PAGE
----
Coronavirus Roundup: IRS Will Automatically Send Checks to Social Security Recipients

There's a lot to keep track of. Here’s today’s list of news updates and stories you may have missed.

As more businesses are hindered by coronavirus disruptions, the Labor Department said on Thursday morning a record 6.6 million people filed new unemployment claims in the past week, compared to 3.3 million in the prior week. Here are some other recent headlines you might have missed. 

Social Security recipients will automatically receive their stimulus checks, the Treasury Department announced on Wednesday night. Previously, the Internal Revenue Service said these individuals would have to fill out a “simple tax return,” which many Democratic senators and others objected to because many low-income recipients do not otherwise have to file returns. 

On Thursday, the IRS warned taxpayers of phishing scams related to the coronavirus and stimulus payments. “The IRS isn't going to call you asking to verify or provide your financial information so you can get an economic impact payment or your refund faster,” said IRS Commissioner Chuck Rettig in a statement. “That also applies to surprise emails that appear to be coming from the IRS.” 

The Washington Post on Thursday depicted technology glitches that could hinder the IRS’s processing of checks. Although the agency has experience in distributing stimulus checks from previous relief efforts, it is relying more on online and electronic resources this time around. 

About 300 Homeland Security Department employees have coronavirus and over 8,500 are under quarantine because of possible exposure, according to a report obtained by the Los Angeles Times. Employees include those at the Federal Emergency Management Agency, the Transportation Security Administration, Customs and Border Protection, and Immigration and Customs Enforcement, all of which are on the front lines of the government’s response to the pandemic.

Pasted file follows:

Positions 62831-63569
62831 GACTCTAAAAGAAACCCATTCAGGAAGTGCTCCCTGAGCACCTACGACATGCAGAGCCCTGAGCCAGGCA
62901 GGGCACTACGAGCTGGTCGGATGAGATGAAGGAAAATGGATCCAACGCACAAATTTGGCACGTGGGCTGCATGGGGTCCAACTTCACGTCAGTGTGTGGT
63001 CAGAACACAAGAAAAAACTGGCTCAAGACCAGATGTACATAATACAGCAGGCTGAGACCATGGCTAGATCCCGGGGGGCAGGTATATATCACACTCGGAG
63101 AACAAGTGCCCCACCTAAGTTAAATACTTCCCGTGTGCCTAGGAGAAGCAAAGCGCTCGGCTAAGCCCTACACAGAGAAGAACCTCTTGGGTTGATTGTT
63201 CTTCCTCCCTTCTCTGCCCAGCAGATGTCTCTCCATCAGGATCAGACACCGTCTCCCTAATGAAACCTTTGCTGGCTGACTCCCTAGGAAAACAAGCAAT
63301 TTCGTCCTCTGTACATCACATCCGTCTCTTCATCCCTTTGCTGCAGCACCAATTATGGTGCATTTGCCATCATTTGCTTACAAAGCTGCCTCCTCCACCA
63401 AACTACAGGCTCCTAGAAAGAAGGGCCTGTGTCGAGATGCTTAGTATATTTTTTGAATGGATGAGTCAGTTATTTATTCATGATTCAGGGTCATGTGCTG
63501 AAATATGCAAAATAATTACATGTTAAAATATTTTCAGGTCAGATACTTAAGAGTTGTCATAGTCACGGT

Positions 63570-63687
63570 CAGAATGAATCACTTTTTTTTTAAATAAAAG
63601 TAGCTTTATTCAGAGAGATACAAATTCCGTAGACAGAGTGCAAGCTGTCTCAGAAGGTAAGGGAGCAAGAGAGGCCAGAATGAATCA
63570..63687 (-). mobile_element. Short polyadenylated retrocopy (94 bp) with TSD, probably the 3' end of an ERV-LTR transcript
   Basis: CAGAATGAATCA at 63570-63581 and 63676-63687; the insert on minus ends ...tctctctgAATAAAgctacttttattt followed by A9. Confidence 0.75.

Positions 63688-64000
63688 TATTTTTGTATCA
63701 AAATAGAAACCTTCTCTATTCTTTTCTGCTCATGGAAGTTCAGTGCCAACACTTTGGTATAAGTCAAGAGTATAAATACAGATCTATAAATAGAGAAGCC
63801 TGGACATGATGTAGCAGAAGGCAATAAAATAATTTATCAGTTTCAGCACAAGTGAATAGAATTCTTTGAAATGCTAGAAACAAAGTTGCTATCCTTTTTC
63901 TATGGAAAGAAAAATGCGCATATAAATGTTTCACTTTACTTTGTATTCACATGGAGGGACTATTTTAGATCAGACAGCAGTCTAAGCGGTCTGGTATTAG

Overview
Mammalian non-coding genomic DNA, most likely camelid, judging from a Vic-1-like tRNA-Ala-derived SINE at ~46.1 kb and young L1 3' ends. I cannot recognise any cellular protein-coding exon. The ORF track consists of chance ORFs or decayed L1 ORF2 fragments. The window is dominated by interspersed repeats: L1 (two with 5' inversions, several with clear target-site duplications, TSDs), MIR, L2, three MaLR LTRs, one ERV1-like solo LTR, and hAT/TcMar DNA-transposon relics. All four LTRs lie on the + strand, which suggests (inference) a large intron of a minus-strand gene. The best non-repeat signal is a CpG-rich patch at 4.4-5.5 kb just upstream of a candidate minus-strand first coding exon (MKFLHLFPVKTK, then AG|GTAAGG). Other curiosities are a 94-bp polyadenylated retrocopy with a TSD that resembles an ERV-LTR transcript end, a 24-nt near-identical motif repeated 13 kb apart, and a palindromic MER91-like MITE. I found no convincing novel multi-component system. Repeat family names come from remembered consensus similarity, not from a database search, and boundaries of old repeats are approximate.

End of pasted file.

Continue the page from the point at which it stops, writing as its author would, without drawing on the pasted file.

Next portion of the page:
Rep. Bennie Thompson, D-Miss., chairman of the House Homeland Security Committee, said on Wednesday he will soon introduce a bill that would establish an independent and bipartisan “coronavirus commission” to examine the country’s preparedness and response.  If enacted, the commission will be modeled after the one created after the September 11 terrorist attacks. 

During the White House briefing on Wednesday night, President Trump announced “enhanced” measures to combat drug cartels in the Western Hemisphere with the Defense and Justice Departments and National Security Council. “As governments and nations focus on the coronavirus, there's a growing threat that cartels, criminals, terrorists and other malign actors will try to exploit the situation for their own gain, and we must not let that happen," he said.

Trump also said the military is looking to build or renovate two new hospital ships because the other ships deployed to support hospitals  “have really worked out well.”

Pentagon officials said on Wednesday that the Army is sending 540 more troops to the U.S.-Mexico border to respond to the spread of coronavirus. Currently, there are about 5,200 service members at the border (2,500 National Guard and 2,700 active duty troops) helping Customs and Border Protection agents, Star and Stripes reported.